What happens when mathematical equations meet beautiful knitting patterns? Discover mesmerizing projects designed using Fibonacci sequences!
The Fibonacci spiral, also known as the Golden Spiral, is a numerical pattern that was first identified in the Western world by Italian mathematician Fibonacci.
The sequencing sees numbers, starting from 0 – 1, advance with the next number being the sum of the last two. For instance, [0 + 1] 1, [1 + 1] 2, [1 + 2] 3, [2 + 3] 5 and so on…
So how does this relate to knitting?
The formula produces beautiful interconnected quarter circles, which result in a gorgeous spiral formation! While Fibonacci might have identified the sequence, this formation is actually one of mother nature’s very own designs, appearing in galaxies, hurricanes, leaves, shells and even sunflower seeds!
The beautiful rich texture and colorwork of knitware produced from this blueprint is just incredible!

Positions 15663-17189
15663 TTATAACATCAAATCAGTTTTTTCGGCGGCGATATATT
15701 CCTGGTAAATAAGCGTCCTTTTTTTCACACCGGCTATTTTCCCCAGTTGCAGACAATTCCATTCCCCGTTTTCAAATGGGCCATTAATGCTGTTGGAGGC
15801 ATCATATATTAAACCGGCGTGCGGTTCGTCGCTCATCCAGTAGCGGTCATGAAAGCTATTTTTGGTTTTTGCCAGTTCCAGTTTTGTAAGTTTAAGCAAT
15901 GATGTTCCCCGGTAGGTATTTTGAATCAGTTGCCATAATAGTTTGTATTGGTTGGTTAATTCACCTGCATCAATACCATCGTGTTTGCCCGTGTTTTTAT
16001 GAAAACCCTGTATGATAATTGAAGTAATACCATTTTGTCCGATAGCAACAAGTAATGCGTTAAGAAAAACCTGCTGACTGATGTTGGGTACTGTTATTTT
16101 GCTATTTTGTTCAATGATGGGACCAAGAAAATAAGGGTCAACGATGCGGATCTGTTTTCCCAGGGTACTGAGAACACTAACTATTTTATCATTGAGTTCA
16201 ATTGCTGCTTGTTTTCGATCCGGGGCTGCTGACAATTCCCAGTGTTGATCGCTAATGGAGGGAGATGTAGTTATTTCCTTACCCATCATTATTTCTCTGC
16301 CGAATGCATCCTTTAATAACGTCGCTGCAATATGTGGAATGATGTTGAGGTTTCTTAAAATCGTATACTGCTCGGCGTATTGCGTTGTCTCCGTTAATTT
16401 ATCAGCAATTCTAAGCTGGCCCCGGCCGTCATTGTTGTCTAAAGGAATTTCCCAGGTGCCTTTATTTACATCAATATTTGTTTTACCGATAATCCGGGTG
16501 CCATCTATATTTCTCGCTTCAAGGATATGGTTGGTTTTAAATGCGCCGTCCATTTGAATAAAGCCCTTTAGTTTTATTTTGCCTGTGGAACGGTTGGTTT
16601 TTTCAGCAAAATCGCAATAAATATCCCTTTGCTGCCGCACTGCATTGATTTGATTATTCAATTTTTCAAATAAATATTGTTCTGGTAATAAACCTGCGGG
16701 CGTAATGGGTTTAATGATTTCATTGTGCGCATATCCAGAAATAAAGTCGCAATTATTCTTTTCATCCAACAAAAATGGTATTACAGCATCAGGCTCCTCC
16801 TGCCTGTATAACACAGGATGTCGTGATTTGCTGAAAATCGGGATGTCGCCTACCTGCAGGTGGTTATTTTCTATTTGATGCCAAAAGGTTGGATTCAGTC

From her Science is Beautiful series comes this elegant shawl by Kimberly Golynskiy, where we can see the beautiful Fibonacci spiral outworked though ripples of fabric giving complexity and texture to the project!
This is the second edition to Woolly Wormhead’s Circled collection! This beautiful patternsees concentric rings in the Fibonacci sequence worked down from the crown of the head, to create a modern and contemporary fashion accessory!
No ordinary stripy cowl! This wonderful project by Eileen V, uses the Fibonacci sequence to create stripe detailing thats crammed with intrigue, as the stripes increase in thickness and intensity. Pick your favourite DK yarn and watch the swirls of stripes ripple through your knitwear.
This Aquilegia shawl features a beautifully intricate zig-zag design created by the Fibonacci formation. This lovely accessory sums up cozy elegant knitwear perfectly!
Designed by Laura Nelkin uses the Fibonacci striping sequence to create dizzying colorwork in this lovely Media Cowl.
Last but certainly not least, this adorable Bunny pattern uses the Fibonacci sequencing to create sweet stripe detailing in the inner ears and on the little bunny legs.
Do you have your own Fibonacci project you’d like to share? Why not join the other knitters on our site!
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